Greenbrier Lodging Tax Update by arnold1

VIEWS: 6 PAGES: 3

									Greenbrier Lodging Tax Report Card
by Joan C. Browning
Mountain Messenger, Saturday, June 30, 2007

        In 2002 Greenbrier County Commissioners levied an occupancy tax on overnight
guests in hotels, motels, inns, and bed and breakfast businesses. Half of the lodging tax
goes to the Greenbrier County Convention and Visitors Bureau. The other half goes to
the Greenbrier County Commission for promoting tourism, arts and recreation.

       Five years later, what do we have to show for taxing overnight visitors?

       The Greenbrier County Convention & Visitors Bureau is incorporated as a
nonprofit organization. It is governed by a Board of Directors composed of thirteen
tourism and business professionals. The Board engaged a highly skilled and enthusiastic
professional staff. Volunteer “working committees” help the Board and staff.

        The Greenbrier County CVB’s report card shows excellence as shown by the long
and growing list of state, regional, and national awards. Honors are pouring in for all
areas of the CVB’s operation, such as its new website and the Greenbrier County Visitors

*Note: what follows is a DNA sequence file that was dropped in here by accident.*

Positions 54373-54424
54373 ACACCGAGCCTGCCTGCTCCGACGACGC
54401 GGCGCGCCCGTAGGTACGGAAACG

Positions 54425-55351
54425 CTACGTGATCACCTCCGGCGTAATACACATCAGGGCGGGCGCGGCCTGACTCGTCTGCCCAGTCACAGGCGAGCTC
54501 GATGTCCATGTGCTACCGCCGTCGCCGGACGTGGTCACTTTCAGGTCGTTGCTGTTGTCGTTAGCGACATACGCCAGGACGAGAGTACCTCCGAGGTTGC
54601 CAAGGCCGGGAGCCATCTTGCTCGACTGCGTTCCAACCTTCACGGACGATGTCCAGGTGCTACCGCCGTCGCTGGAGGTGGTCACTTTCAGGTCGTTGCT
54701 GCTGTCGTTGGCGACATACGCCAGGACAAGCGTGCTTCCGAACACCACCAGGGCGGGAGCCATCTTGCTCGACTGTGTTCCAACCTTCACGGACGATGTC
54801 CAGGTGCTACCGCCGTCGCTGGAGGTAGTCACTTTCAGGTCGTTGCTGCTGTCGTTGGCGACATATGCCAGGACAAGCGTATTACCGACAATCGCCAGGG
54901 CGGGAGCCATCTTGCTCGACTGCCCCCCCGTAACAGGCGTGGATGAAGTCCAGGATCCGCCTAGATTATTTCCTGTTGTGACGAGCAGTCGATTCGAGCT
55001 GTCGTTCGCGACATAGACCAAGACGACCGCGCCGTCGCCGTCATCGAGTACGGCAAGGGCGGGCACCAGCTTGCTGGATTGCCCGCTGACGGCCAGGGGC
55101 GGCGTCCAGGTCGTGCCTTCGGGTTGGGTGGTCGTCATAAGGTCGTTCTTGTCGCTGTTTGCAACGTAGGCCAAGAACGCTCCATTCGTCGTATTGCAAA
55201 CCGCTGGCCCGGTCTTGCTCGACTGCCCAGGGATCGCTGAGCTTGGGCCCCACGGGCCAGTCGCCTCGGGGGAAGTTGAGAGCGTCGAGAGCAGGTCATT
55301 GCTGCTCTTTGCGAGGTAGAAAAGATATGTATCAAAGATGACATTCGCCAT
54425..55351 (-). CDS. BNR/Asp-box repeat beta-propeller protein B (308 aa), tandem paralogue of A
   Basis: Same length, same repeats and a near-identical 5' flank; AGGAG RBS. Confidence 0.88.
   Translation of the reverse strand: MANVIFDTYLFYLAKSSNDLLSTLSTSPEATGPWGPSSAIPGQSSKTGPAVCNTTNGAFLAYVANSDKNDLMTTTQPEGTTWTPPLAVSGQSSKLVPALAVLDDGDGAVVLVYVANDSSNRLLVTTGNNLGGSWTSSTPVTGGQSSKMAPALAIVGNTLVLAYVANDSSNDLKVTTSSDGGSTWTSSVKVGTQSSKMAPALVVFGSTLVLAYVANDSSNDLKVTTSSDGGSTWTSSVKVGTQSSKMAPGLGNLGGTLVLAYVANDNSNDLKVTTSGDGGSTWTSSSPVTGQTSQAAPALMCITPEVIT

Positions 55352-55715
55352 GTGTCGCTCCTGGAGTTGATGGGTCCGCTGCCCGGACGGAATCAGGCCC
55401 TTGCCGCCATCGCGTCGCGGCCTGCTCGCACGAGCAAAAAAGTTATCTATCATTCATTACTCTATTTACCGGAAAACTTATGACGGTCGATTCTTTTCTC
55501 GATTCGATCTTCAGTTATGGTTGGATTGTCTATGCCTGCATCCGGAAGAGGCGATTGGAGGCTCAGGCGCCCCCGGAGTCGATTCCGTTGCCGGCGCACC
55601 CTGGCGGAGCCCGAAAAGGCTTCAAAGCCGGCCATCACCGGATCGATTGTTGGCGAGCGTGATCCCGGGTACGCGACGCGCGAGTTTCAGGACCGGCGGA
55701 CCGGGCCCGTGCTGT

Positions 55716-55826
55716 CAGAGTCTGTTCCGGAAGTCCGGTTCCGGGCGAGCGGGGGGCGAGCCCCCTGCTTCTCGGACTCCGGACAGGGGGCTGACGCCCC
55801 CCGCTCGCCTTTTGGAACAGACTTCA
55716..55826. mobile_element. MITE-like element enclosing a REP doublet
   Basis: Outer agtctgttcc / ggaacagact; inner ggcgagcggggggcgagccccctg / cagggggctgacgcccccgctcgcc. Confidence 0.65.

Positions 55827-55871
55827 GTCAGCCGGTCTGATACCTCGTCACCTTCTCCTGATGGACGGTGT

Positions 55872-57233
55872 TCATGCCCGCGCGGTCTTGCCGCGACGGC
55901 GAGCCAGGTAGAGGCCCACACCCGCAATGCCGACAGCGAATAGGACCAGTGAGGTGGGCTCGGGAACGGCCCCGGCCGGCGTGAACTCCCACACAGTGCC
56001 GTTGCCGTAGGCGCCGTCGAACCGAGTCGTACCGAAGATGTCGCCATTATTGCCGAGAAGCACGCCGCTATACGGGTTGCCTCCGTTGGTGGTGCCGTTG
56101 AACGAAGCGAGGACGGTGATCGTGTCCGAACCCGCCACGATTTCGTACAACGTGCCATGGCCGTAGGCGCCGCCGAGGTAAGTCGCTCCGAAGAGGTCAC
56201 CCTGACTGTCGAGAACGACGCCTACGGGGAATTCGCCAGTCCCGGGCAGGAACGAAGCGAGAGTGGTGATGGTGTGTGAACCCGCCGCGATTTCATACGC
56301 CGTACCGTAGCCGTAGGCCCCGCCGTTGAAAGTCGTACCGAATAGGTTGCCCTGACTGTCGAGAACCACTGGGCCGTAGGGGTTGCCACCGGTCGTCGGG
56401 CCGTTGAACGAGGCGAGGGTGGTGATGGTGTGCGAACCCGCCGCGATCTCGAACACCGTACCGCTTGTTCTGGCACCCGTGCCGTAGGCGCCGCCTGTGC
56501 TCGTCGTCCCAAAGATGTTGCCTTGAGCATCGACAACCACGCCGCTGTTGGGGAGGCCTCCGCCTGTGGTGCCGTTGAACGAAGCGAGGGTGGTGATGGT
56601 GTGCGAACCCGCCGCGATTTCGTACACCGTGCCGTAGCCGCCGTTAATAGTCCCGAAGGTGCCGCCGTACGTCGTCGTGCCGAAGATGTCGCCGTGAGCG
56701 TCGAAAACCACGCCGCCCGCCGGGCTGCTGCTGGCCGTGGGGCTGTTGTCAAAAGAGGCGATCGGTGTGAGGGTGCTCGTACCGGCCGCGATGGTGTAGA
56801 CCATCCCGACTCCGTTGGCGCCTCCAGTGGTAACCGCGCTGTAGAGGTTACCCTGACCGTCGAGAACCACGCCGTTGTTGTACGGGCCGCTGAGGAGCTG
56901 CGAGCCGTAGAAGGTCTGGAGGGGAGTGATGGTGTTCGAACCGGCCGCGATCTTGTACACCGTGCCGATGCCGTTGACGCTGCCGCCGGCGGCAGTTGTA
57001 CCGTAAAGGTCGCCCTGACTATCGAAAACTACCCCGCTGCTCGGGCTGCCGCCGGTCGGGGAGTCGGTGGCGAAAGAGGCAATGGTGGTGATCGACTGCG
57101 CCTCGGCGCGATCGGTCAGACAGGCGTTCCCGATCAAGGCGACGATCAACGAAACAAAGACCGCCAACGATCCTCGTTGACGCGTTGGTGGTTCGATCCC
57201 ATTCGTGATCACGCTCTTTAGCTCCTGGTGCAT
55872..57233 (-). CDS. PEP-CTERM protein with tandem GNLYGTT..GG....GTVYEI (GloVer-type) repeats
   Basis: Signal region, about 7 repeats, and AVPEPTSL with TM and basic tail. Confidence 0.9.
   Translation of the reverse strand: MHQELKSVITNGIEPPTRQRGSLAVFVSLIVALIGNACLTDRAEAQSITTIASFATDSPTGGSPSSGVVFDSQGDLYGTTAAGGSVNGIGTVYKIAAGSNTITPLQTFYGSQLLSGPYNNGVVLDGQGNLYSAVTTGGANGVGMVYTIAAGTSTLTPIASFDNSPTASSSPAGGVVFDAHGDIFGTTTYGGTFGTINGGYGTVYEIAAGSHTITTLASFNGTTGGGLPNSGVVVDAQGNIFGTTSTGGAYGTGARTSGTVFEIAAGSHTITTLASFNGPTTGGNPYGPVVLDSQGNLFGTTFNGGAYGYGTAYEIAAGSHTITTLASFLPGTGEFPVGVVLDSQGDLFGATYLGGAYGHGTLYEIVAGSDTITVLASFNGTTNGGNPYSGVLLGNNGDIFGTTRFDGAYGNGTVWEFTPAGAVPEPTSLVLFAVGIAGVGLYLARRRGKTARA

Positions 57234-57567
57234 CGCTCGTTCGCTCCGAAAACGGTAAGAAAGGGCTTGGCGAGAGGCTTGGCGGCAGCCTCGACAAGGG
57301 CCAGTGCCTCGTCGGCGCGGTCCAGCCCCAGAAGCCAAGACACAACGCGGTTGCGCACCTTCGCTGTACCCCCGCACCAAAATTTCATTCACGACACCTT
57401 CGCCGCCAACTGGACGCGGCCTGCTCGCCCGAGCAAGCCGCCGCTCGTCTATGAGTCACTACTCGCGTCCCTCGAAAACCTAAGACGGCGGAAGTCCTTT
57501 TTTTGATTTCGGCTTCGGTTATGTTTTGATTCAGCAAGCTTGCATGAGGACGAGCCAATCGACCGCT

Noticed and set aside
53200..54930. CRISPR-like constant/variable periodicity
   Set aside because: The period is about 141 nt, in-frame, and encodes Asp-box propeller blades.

Guide.

       Greenbrier County Convention and Visitors Bureau makes us look good.

      More than honors and pride, though, the CVB’s success is measured by the
economic impact tourism brings to Greenbrier County. In 2004, tourists spent
$231,000,000 here. From tourism, we collected $1,638,000 in local taxes and another
$15,385,000 in West Virginia state taxes. Tourism accounted for 2,540 Greenbrier
County jobs. Each year shows increases in all economic measures.

       Clearly, the CVB is meeting its mission of using its half of the occupancy tax to
encourage tourism. By every measure, the Greenbrier Convention and Visitors Bureau
earns an A+.

       How about the other half of the lodging tax? For our use of lodging taxes to
increase recreation, D- is a generous grade.

        The County Commission has meted out about a million dollars for arts and
recreation. Some funds have gone for projects with only vaguely arts and recreational
purposes.

      I applaud the Commission’s expressed desire use county funds wisely. The
County Commission began the recreation piece reasonably enough. They sought
community advice by appointing the Greenbrier County Recreation Committee.

       In March 2002, the County Commission hired the consulting firm Brailsford &
Dunlavey to conduct a “Recreation Needs Assessment and Feasibility Analysis.”
         In August 2002, B&D reported that the county’s occupancy tax made it
financially feasibile to develop and operate the two facility option -- a 28,000 square foot
facility and 9,000 square foot satellite facility with outdoor pool. This option would
leave funds for other recreation projects.

         These B&D recommendations are compatible with the CVB’s Randall Travel
Marketing study of ways to increase tourism. That study also said “An excellent use of
the 50 % of the occupany tax funds that are retained by … Greenbrier County would be